This was spelled out more explicitly in Blakely v. Washington. Ralph Blakely Jr. pled guilty to kidnapping his estranged wife, admitting to facts that, by themselves, supported a maximum sentence of 53 months’ imprisonment. But Washington’s state sentencing guidelines permitted an upward departure where a domestic-violence defendant acted with “deliberate cruelty.” After hearing the estranged wife’s testimony, the judge invoked this aggravating factor, sentencing Blakely to 90 months. Unlike in Ring, the Court’s concern was not over the fact of the aggravator’s existence, but rather “the facts supporting [the] finding” that Blakely had acted with deliberate cruelty. Because those facts were not admitted by the defendant or reflected in the jury verdict, the judge could not use them to increase Blakely’s sentence.
United States v. Booker took this to the next level, rendering the federal sentencing guidelines advisory because they required judges to make factual findings to support sentencing outcomes including increased sentences. The problem, wrote Justice Stevens for the majority, was that the guidelines required trial courts to impose “particular sentences in response to differing sets of facts,” which no jury had found beyond a reasonable doubt. Many guidelines called for judges to find unnamed case-specific facts that supported recognized guidelines factors.
One guideline bore a particularly strong resemblance to the aggravator/mitigator weighing process for judicial overrides, asking whether a defendant played an “aggravating role” in the offense by leading or supervising the criminal activity. The judge was to consider factors including “the exercise of decision making authority, the nature of participation in the commission of the offense, . . . the degree of participation in planning or organizing the offense, the nature and scope of the illegal activity, and the degree of control and authority exercised over others.”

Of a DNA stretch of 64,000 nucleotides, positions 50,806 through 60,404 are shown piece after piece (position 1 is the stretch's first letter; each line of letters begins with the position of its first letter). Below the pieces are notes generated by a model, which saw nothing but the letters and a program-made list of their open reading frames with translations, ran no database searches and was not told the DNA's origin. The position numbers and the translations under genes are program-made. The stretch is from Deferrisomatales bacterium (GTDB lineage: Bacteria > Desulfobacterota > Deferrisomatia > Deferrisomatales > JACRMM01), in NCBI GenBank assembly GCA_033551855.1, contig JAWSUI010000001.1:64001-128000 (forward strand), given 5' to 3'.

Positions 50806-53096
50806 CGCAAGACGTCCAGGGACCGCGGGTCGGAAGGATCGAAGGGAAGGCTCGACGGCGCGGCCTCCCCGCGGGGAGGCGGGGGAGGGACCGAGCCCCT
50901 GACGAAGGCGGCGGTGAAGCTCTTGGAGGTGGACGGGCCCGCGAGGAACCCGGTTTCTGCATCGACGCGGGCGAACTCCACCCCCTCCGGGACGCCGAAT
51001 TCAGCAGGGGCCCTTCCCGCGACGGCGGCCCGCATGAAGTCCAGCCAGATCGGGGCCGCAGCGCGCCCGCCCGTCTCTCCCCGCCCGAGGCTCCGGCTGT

Such guidelines factors are, of course, meaningless by themselves. The “nature of participation in the commission of the offense” means nothing without additional information. Thus, in striking down the mandatory guidelines because they required judicial fact-finding to support specific sentences, Bookerrecognized that such case-specific facts are “facts” under the Sixth Amendment that must be found by a jury beyond a reasonable doubt.
Aggravating factors supporting jury overrides in capital cases derive their weight from the same kind of case-specific facts, and they require that weight to outweigh whatever mitigation exists in a case. This is true not only for aggravators a judge might cite in addition to a capital crime’s built-in aggravator, but also for thebuilt-in aggravator itself. If, for example, a court relies solely on the fact that a murder occurred during a robbery, the judge still must determine the weight to accord that robbery relative to the mitigation in that case. This might include questions such as how avoidable the murder was, or whether the defendant could have allowed the victim to flee. The answers to these questions are unlikely to be “reflected in the jury verdict” from the guilt-phase of the case, and they are “facts” for Sixth Amendment purposes.
So long as there is a “mere peppercorn” of mitigation in a capital case (likely, where the jury has recommended life), a conviction cannot by itself expose the defendant to the full range of potential punishment including death. It takes at least some case-specific aggravating facts to outweigh those mitigating circumstances and to make the defendant death-eligible. Apprendi and its progeny leave no question that the jury―and only the jury―must find, beyond a reasonable doubt, all facts used to outweigh the mitigating circumstances in a case.